Curator's Corner, 5/11/2014
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MM musings, vol. 17: permanent collection design

Makeup Museum (MM) Musings is a series that examines a broad range of museum topics as they relate to the collecting of cosmetics, along with my vision for a "real", physical Makeup Museum.  These posts help me think through how I'd run things if the Museum was an actual organization, as well as examine the ways it's currently functioning.  I also hope that these posts make everyone see that the idea of a museum devoted to cosmetics isn't so crazy after all - it can be done!

Today I'll be discussing what the permanent collection might look like if the Makeup Museum occupied a physical space (special exhibitions will be covered in the next installment of MM Musings.)   Exhibition design is, of course, a behemoth topic and I don't expect to thoroughly describe every aspect of it as it applies to a beauty museum, but I thought I'd at least scratch the surface. 

In looking at various museums and exhibitions online, it occurred to me that it's easier to start with what I don't want rather than what would be ideal.  The following pictures are examples of displays that I personally don't find appropriate for beauty objects.  I'm not slighting the hard work that went into these whatsoever, it's just that they will help me remember specifically what I hope to avoid in setting up a permanent display.

First up is labeling.  I have discovered I'm a little very picky when it comes to communicating the information about each object.  For the first example, while I love how neatly arranged all the objects are in rows in this 2008 robot exhibition, I can't see any labels.  I can only assume they're in at the feet of each robot, but what about the ones on the top shelf?  How is a visitor supposed to know what they're looking at?  Obviously robots but I would want to know the name, year, and any other interesting facts.

Robot-exhibition

Robot-exhibition2
(images from new.pentagram.com)

Even worse would be tons of objects crammed into one case with no labels.  At least the above exhibition was arranged in an orderly fashion.

Crowded-case
(image from whitehotmagazine.com)

I also don't belive that tiny numbers corresponding to the objects really count as labels.  I loathe having to hunt for information.  This labeling system doesn't engage visitors, it just frustrates them (or at least me).  I'm more likely to walk away from a display if I can't readily view the information about each object.  I know it doesn't require a lot of thought to match up the objects to the number.  But it is an extra step, and given that I'm anxious to see as much as possible when I go to a museum, I hate wasting even one precious second having to look up an object I want to know more about.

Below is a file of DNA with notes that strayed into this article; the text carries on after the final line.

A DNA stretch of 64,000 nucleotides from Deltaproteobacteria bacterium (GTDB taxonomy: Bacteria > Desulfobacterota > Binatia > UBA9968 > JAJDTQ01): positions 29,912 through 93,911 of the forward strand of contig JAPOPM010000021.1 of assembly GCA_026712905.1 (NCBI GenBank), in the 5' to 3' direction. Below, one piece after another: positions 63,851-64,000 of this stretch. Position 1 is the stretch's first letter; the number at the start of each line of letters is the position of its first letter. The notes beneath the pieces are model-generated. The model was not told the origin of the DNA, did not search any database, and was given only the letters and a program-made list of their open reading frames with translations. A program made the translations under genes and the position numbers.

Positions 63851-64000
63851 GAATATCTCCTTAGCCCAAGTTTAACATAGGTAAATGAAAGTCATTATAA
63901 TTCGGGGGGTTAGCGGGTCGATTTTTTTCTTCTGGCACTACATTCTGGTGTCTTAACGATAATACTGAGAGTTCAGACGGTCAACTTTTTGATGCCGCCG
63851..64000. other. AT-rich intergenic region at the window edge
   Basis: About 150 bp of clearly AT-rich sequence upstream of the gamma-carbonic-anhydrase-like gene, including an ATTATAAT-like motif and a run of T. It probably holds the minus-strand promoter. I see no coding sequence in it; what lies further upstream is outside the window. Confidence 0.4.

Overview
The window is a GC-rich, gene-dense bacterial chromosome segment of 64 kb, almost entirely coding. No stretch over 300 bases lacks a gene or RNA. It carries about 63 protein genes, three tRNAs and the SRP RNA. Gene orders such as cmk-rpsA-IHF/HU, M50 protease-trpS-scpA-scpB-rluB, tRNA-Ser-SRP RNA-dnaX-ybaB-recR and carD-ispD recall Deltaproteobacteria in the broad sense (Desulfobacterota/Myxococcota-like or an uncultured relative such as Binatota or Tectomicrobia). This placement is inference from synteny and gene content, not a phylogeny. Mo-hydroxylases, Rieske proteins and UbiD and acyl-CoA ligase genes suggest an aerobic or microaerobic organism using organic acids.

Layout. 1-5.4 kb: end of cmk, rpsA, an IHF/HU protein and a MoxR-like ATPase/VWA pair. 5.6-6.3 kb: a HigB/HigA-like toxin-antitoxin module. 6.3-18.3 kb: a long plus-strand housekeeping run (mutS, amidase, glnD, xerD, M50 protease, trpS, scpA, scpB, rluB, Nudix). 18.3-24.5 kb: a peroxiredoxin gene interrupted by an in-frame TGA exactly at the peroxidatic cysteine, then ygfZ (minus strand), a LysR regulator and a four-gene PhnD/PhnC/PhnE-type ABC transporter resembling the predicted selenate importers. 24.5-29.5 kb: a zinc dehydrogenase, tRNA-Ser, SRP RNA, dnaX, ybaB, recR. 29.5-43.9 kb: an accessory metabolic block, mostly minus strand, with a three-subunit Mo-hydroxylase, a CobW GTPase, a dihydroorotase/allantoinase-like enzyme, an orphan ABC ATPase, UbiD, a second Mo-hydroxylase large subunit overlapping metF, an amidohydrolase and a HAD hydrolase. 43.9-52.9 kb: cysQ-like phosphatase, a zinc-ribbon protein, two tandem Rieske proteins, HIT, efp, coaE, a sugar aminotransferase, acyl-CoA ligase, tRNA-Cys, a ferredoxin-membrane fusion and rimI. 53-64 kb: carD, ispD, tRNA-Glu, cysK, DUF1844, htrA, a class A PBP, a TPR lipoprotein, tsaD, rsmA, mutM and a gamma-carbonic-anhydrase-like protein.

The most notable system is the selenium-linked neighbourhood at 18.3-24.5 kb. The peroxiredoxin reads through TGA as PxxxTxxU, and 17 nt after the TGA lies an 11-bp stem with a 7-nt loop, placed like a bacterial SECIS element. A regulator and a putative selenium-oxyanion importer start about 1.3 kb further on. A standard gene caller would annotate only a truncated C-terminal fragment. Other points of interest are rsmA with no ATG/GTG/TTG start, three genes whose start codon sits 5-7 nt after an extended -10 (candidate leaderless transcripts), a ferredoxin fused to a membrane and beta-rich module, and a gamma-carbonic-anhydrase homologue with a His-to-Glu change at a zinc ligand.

Safari-Museum-Jewelry-case
(image from photos.hodgman.org)

Perfume-exhibition
(image from fairyfiligree.blogspot.com)

Even if the numbers are a good size, like in this 2012 Louis Vuitton Marc Jacobs exhibition, I still don't like not having all the information right near the object.  It needs to be front and center.

Louis-vuitton-marc-jacobs-exhibit
(image from ibtimes.co.uk)

Second, I don't want a repetitive display.  Below is a special exhibition devoted to Marilyn Monroe at the Salvatore Ferragamo Museum in Italy (Monroe was quite a loyal Ferragamo customer).  This is a subject I'm definitely interested in, but I can already feel my eyes glazing over looking at that very long row of vitrines all set up exactly the same.

Marilyn-monroe-exhibition
(image from dazeddigital.com)

Similarly, I like a good collection of (African?) masks as well as anyone, but I find this layout doesn't do them justice.  One after the other against clear glass atop a concrete base strips them of their individuality.

Masks-display
(image from archdaily.com)

Now that I've shown some examples of what I don't want, let's look at some that I could see working for a beauty museum.  I adore the design of Harrod's Perfume Diaries exhibition from 2010 and would love to have something similar as a permanent display.  Everything is arranged chronologically, and the well-lit cases have niches for each item as well as individual labels.  The white curved walls provide a modern, open airiness - something else I don't want is for the Makeup Museum is for visitors to feel like they're in some creepy old weirdo's cramped basement.

Harrods-perfume-diaries
(image from thewomensroom.typepad.com)

Along those lines, I liked how the ads and objects were arranged in this perfume bottle exhibition.  As you know, I frequently include ads in my exhibitions and I think this is a great way to do it.  Again, I thought the crisp white backdrop worked really well - white would be a very effective surrounding for colorful makeup items.

Museum_bellerive
(image from belepok.com)

It's no surprise that the exhibition displays that appeal most to me are for perfumes, since, after all, makeup objects aren't all that far off either in theme or size. 

While this was a shallow dive into the vasts depths of collections display, I think it was very helpful for me to weed through and determine the basic aspects that I would want in permanent displays at the Makeup Museum, which are: 1. clear, easy-to-find labeling for every object; 2. differentiated areas or displays so that the objects' uniqueness can be emphasized; and 3. an open floor plan with lots of light.

Can you envision something similar to the perfume displays shown here for a physical Makeup Museum?  And more generally, do you have any museum display pet peeves? 

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